The summary judgment dismissing Cooper's ADA claims is affirmed.   The grant of summary judgment dismissing Cooper's FMLA claim is reversed, and the case is remanded to the district court for further proceedings.


1.   Olin operated the plant with a workweek of ten hours per day, four days per week, so Thursday, December 12, 1996, was the final day of that workweek.

2.   (a) Restoration to position(1) In generalExcept as provided in subsection (b) of this section [providing for highly compensated employees], any eligible employee who takes leave under section 2612 of this title for the intended purpose of the leave shall be entitled, on return from such leave-(A) to be restored by the employer to the position of employment held by the employee when the leave commenced;  or(B) to be restored to an equivalent position with equivalent employment benefits, pay, and other terms and conditions of employment.29 U.S.C. § 2614(a).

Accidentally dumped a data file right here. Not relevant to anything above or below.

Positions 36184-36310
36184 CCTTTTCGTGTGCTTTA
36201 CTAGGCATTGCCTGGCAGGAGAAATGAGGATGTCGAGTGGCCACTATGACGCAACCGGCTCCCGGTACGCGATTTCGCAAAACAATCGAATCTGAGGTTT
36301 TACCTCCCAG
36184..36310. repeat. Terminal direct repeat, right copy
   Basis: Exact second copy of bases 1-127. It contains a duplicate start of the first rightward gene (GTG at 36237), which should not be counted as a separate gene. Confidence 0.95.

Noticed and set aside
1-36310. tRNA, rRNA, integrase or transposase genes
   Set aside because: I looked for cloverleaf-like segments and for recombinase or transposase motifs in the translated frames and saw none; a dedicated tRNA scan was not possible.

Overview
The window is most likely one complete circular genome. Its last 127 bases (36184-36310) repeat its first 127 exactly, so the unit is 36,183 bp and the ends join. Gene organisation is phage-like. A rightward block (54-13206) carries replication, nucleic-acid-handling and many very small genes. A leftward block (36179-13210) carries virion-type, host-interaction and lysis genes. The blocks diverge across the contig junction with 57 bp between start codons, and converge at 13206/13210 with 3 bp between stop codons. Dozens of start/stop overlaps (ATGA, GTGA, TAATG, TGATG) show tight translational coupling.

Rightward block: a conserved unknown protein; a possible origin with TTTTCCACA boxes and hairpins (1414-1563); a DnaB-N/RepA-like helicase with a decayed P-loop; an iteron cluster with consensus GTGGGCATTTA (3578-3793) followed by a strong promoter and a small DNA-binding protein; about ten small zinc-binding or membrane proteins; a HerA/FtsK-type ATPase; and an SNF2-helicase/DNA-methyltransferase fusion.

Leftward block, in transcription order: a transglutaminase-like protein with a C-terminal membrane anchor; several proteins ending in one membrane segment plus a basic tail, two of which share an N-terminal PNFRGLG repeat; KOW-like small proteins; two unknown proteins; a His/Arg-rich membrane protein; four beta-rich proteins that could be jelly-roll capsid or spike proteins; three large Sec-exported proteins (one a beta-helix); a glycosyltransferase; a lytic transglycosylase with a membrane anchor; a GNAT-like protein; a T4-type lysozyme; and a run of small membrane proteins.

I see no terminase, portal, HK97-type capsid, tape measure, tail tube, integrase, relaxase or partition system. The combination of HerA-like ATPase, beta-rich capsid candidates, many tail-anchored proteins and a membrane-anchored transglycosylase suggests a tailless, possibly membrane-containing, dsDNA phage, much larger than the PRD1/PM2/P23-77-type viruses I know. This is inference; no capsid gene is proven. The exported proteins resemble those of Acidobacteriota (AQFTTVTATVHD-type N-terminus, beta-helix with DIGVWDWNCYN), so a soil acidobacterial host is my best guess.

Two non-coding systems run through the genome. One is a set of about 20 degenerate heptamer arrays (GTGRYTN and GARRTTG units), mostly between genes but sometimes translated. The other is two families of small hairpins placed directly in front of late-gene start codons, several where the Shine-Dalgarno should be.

3.   In its brief, Olin states in a footnote that Cooper's FMLA eligibility expired on December 22, 1996.   We express no opinion on this assertion.

WOLLMAN, Chief Judge.